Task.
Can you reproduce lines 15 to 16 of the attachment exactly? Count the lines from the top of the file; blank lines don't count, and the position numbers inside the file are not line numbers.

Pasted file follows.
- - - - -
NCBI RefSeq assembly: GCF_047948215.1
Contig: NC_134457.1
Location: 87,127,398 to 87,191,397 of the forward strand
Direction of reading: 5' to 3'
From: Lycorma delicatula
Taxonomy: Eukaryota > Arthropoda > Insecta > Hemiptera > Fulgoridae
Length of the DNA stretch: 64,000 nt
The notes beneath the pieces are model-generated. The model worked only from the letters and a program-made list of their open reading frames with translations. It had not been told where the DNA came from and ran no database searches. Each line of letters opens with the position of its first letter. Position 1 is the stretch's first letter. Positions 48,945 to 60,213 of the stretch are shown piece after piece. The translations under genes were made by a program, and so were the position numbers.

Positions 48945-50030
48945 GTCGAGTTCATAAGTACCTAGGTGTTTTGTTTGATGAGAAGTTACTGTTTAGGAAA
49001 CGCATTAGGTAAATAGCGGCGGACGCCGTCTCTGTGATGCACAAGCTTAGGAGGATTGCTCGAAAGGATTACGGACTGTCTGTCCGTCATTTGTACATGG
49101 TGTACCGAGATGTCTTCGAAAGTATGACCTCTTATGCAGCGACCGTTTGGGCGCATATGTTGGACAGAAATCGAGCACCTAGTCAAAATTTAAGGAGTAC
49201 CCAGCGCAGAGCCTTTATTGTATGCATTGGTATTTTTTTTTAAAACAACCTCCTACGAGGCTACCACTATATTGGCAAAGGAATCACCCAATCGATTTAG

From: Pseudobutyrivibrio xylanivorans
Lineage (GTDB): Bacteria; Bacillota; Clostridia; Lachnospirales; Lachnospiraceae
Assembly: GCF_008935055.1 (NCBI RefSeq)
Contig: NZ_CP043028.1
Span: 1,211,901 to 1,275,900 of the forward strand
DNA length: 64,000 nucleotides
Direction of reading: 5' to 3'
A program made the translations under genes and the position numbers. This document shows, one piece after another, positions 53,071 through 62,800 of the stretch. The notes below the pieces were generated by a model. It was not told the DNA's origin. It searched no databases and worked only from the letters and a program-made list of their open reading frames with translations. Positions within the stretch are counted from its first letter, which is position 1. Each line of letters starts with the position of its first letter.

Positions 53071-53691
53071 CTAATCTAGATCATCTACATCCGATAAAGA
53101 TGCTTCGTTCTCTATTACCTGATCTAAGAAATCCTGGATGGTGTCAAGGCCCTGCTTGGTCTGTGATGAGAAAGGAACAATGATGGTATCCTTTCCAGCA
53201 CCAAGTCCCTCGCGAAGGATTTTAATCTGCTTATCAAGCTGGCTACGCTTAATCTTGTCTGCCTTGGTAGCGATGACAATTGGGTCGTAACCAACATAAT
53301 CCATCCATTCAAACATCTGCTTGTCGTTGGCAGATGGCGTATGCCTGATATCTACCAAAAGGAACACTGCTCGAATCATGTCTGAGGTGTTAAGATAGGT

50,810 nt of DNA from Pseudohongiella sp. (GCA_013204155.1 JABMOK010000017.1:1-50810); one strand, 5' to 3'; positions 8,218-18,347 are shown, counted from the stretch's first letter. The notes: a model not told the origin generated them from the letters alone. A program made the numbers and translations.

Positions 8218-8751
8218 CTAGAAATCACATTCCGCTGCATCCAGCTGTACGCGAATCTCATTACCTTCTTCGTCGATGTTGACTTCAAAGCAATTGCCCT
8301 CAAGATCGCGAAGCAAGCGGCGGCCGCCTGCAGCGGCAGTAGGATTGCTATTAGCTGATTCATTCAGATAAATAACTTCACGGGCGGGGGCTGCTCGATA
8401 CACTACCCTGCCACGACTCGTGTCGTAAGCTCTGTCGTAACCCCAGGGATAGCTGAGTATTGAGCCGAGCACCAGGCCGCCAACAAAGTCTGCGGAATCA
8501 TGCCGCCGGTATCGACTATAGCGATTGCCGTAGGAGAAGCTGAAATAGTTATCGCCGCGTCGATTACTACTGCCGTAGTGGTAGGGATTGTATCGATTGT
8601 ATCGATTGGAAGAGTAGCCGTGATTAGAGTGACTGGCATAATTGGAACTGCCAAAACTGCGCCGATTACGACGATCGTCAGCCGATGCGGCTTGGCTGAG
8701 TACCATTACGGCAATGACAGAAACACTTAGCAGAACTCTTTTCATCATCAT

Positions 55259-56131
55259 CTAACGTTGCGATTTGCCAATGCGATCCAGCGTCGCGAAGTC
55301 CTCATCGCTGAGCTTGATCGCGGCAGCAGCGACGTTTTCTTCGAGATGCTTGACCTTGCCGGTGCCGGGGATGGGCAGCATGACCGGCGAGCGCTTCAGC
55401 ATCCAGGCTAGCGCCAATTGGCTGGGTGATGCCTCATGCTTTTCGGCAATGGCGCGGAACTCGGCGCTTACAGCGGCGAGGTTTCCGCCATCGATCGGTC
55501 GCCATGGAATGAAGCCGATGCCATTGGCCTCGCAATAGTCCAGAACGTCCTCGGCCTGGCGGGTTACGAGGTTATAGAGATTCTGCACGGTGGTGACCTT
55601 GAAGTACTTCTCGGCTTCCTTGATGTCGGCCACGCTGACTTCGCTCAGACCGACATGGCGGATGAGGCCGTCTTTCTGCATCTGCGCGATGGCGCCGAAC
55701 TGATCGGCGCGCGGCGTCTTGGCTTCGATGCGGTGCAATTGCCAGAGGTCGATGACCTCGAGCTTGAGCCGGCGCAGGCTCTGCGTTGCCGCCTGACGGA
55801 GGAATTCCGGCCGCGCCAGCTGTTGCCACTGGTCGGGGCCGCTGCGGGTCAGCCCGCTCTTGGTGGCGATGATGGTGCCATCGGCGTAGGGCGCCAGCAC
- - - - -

Lineage (GTDB): Bacteria; Bacillota; Clostridia; Lachnospirales; Lachnospiraceae
Assembly: GCF_008935055.1 (NCBI RefSeq)